Friday Fizz LIKES & DISLIKES
1. I was wrong when I said consultant Christian Sinderman wasn't working for chamber-endorsed city council member Bruce Harrell; while Sinderman hasn't shown up on Harrell's expenditures yet this year (Harrell has been paying Cindi Laws, Blue Wave, and his niece Monisha Harrell at RuleSeven), Sinderman called yesterday to tell me he does LIKE Harrell—and Sinderman's consulting services for Harrell will be showing up on next month's campaign finance reports. "So, the conspiracy is complete," Sinderman tells me of the theory that his candidates overlap with the Seattle Metropolitan Chamber of Commerce faves. (Well, no, not exactly. They've balked on Sinderman's candidate in the position five race so far, Sandy Brown.)
And, let me continue to ridicule the "establishment" conspiracy theory. For example, you know who else LIKES Harrell? Real Change executive director Tim Harris, $15 crusaders SEIU 775, the Cascade Bicylce Club, and city council member Mike O'Brien. And you know who else LIKES chamber-endorsed Lorena González in the position nine race? Left-wing state senator Pramila Jayapal (D-37, Southeast Seattle), Puget Sound Sage executive director Rebecca Saldaña, OneAmerica Votes, OneAmerica Votes executive director Rich Stolz, El Centro de la Raza director Estela Ortega, Community Police Commission executive director Fé Lopez, and lefty King County Council member Larry Gossett. But, gasp, she's been endorsed by mayor Ed Murray too. And isn't Mayor Murray supposed to be the linchpin of the chamber establishment? Murray's backing Jean Godden after all. But wait, the chamber didn't endorse Godden. It endorsed Rob Johnson, who's been endorsed (along with Mike O'Brien and Kshama Sawant) by the lefty Sierra Club; Johnson's also been endorsed by the progressive Cascade Bicycle Club.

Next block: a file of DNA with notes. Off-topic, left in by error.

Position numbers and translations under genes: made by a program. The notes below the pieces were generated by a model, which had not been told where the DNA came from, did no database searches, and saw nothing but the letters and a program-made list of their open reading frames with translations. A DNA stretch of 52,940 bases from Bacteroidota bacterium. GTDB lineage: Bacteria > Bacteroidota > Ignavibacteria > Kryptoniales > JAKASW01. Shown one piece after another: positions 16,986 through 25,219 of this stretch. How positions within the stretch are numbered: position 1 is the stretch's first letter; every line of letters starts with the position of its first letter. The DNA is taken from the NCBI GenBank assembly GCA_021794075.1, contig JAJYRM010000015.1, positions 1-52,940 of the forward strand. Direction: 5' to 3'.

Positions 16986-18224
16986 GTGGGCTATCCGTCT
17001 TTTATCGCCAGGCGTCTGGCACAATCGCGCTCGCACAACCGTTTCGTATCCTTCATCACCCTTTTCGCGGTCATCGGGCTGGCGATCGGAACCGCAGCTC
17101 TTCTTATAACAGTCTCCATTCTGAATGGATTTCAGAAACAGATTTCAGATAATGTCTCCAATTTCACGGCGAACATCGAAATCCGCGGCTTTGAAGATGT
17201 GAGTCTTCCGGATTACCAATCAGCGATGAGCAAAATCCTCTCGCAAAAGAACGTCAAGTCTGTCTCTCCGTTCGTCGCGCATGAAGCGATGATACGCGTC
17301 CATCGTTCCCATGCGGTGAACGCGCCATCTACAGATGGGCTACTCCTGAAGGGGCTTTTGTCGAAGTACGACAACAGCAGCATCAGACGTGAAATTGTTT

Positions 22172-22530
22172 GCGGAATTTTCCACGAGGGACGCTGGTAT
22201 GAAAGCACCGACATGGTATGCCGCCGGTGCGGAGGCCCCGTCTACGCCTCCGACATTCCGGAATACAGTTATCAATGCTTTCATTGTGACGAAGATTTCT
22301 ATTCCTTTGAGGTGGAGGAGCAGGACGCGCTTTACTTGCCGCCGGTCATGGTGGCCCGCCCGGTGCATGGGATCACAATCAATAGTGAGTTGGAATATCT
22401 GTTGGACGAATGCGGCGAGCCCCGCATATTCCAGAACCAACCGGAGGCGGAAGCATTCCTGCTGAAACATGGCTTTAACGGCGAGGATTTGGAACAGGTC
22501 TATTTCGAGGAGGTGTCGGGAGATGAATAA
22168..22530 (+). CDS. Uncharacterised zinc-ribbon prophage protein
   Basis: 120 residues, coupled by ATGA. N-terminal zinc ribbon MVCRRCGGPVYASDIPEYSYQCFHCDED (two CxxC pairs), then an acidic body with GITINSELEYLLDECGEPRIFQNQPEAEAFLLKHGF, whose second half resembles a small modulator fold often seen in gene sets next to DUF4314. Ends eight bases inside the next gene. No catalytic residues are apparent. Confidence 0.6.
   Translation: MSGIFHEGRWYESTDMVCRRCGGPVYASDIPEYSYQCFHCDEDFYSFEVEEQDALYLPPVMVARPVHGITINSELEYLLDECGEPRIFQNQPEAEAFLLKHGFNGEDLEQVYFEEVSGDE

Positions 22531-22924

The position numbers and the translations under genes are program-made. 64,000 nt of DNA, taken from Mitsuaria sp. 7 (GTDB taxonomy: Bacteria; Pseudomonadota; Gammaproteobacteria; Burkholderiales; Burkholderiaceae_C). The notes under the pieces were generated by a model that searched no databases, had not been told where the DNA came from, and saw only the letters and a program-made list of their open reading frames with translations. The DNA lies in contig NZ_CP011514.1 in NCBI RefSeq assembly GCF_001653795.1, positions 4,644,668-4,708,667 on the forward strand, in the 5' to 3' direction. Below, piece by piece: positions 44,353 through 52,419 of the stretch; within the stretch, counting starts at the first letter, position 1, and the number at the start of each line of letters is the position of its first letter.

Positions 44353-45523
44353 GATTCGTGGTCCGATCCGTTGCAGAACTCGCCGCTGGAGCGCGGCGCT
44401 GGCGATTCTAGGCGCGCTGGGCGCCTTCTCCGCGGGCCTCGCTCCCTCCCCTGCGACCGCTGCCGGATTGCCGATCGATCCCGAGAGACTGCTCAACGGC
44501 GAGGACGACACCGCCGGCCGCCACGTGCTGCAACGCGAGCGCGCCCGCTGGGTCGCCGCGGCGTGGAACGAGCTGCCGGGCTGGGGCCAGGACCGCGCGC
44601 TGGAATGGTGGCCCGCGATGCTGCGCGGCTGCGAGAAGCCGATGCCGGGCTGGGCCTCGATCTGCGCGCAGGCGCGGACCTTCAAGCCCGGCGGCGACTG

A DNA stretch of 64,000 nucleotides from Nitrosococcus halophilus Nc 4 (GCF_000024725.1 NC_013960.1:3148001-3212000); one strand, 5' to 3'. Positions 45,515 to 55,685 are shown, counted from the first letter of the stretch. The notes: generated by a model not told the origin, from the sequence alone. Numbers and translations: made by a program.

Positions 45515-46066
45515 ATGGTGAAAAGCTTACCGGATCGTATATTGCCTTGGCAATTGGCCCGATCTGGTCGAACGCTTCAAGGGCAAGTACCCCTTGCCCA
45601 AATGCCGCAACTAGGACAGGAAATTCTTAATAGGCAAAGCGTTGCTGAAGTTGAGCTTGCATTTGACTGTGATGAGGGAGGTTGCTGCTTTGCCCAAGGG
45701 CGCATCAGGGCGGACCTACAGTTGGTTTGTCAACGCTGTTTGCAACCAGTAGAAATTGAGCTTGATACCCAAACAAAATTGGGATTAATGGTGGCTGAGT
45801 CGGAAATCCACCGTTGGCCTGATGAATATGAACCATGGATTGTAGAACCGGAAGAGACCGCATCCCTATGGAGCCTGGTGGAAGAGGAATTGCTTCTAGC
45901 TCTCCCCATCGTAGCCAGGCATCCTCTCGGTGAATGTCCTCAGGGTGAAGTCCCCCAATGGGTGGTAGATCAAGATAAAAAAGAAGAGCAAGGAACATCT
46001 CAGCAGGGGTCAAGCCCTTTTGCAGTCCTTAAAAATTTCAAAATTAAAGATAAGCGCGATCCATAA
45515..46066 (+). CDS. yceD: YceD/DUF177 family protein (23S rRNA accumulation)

Of course, I'm just cherry-picking. Certainly you can find establishment names on Harrell's, González's, and Johnson's endorsement (and contributor) lists too: Port commissioner Bill Bryant has endorsed Harrell. Former Greg Nickels deputy mayor, Tim Ceis, has donated to Johnson. And King County executive Dow Constantine along with speaker of the state house, representative Frank Chopp (D-43, Wallingford), have endorsed González. But the overlap—$15 crusaders SEIU 775 and the chamber both endorsed Tim Burgess, for example, and Chopp has endorsed outsider Michael Maddux in the fourth—is the point.
The notion that there's an "establishment" makes about as much sense as Sinderman's client list which—in addition to institutional figures such as Dow Constantine and city council president Tim Burgess—also includes anti–payday loans crusader and state senator Pramila Jayapal (D-37, Southeast Seattle) along with ultra liberal state representatives Jessyn Farrell, Joe Fitzgibbon, Hans Dunshee, Laurie Jinkins, and Brady Walkinshaw.
2. Jimmy McMillan, the famous "The Rent Is Too Damn High" candidate for governor of New York evidently LIKES antiestablishment city council candidate Jon Grant, the former Tenants' Union director who's running against Tim Burgess in position eight.
McMillan, who stole the show during New York's gubernatorial debates in 2010, is headlining Grant's campaign kickoff party at the Hub in Pioneer Square.
3. Mayor Ed Murray DISLIKES amendments to code that council member Mike O'Brien's land use committee is considering and that would stall density. Murray sent a letter to O'Brien this week objecting that the proposal "could run counter to some of the emerging recommendations [from Murray's housing task force] for ways to reduce the new cost of housing."
As The C Is for Crank reports, the proposal would count the area outside of units (hallway stairwells) in the floor-area ratio (FAR) equation that determines density bonuses, taking away from developers' ability to build more units. It would also increase the threshold for building more townhomes on a single lot.
4. In conclusion: Polling people for suggestions for this week's roundup, establishment consultant Sandeep Kaushik texted me this: